One God, One Prayer, One Heart

Wednesday 5 October 2022 Week 27 in Ordinary Time

Galatians 2:1-2,7-14

It was not till fourteen years had passed that I went up to Jerusalem again. I went with Barnabas and took Titus with me. I went there as the result of a revelation, and privately I laid before the leading men the Good News as I proclaim it among the pagans; I did so for fear the course I was adopting or had already adopted would not be allowed. On the contrary, they recognised that I had been commissioned to preach the Good News to the uncircumcised just as Peter had been commissioned to preach it to the circumcised. The same person whose action had made Peter the apostle of the circumcised had given me a similar mission to the pagans. So, James, Cephas and John, these leaders, these pillars, shook hands with Barnabas and me as a sign of partnership: we were to go to the pagans and they to the circumcised. The only thing they insisted on was that we should remember to help the poor, as indeed I was anxious to do.

  When Cephas came to Antioch, however, I opposed him to his face, since he was manifestly in the wrong. His custom had been to eat with the pagans, but after certain friends of James arrived, he stopped doing this and kept away from them altogether for fear of the group that insisted on circumcision. The other Jews joined him in this pretense, and even Barnabas felt himself obliged to copy their behaviour.

  When I saw they were not respecting the true meaning of the Good News, I said to Cephas in front of everyone, ‘In spite of being a Jew, you live like the pagans and not like the Jews, so you have no right to make the pagans copy Jewish ways.’

Psalm 116       Go out to the whole world and proclaim the Good News.

Luke 11:1-4

Once Jesus was in a certain place praying, and when he had finished, one of his disciples said, ‘Lord, teach us to pray, just as John taught his disciples.’   He said to them, ‘Say this when you pray: ‘“Father, may your name be held holy, your kingdom come; give us each day our daily bread, and forgive us our sins, for we ourselves forgive each one who is in debt to us. And do not put us to the test.”’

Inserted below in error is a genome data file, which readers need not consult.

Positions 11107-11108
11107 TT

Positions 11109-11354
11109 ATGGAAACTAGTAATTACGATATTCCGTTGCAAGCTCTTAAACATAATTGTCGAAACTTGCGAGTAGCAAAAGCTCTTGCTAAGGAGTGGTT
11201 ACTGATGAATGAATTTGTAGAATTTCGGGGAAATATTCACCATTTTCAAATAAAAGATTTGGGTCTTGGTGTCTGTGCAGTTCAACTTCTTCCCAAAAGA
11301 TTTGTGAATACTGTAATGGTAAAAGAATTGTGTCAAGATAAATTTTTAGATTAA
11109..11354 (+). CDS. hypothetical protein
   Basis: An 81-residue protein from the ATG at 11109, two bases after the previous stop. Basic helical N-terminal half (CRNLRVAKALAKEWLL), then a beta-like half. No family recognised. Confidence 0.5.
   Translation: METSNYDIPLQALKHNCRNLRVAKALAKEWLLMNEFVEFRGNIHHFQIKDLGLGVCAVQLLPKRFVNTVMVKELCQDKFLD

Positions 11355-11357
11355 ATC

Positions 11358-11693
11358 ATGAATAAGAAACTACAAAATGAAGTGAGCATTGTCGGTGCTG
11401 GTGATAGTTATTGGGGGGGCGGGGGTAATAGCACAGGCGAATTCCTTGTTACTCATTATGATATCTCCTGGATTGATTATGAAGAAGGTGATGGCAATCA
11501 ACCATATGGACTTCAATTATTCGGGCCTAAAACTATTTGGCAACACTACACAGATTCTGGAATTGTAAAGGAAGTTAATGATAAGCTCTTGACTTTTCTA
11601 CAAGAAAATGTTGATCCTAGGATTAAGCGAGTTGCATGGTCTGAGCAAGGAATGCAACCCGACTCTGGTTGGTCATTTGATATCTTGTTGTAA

The text from Galatians points to the first known disagreement in the church.  Should the pagans follow the customary law of the Jews.  Paul strongly argues against this.

For the divided Christian Church of today this disagreement raises important questions. How much disagreement in understanding and practice is tolerable within the loving unity of the Church?  To what extent does unity mean uniformity?

When the disciples call on Jesus to teach them to pray, he gives them the essence of the Gospel.  Praise God, love God, and seek God’s will.  Rely on God and trust that God will provide and protect. Love your neighbour. Be humble.  Humility comes from forgiveness and sorrow. Don’t give in to what leads you away from God.

Really, the whole of the Jewish law is summed up here: “Love the Lord your God with all your heart and soul and mind and love your neighbour as yourself.”

The core of the Gospel is what unifies, and this is the heart of the Jewish Law. It is not adherence to external practices such as circumcision.  Rather, the heart must be circumcised, for this focuses us one God and in God we find our unity.

Riflessione (italiano):

Il testo di Galati indica il primo disaccordo conosciuto nella Chiesa.  I pagani dovevano seguire la legge abituale degli ebrei.  Paolo si oppone con forza.

Per la Chiesa cristiana divisa di oggi questo disaccordo solleva importanti questioni. Quanto disaccordo nella comprensione e nella pratica è tollerabile all’interno dell’amorevole unità della Chiesa?  Fino a che punto l’unità significa uniformità?

Quando i discepoli chiedono a Gesù di insegnare loro a pregare, egli dà loro l’essenza del Vangelo.  Lodare Dio, amare Dio e cercare la volontà di Dio.  Affidatevi a Dio e confidate che Dio provveda e protegga. Amare il prossimo. Siate umili.  L’umiltà nasce dal perdono e dal dolore. Non cedete a ciò che vi allontana da Dio.

In realtà, l’intera legge ebraica è riassunta qui: “Ama il Signore tuo Dio con tutto il tuo cuore, la tua anima e la tua mente e ama il tuo prossimo come te stesso”.

Il cuore del Vangelo è ciò che unifica, e questo è il cuore della Legge ebraica. Non si tratta di aderire a pratiche esteriori come la circoncisione.  Piuttosto, il cuore deve essere circonciso, perché questo ci concentra in un unico Dio e in Dio troviamo la nostra unità.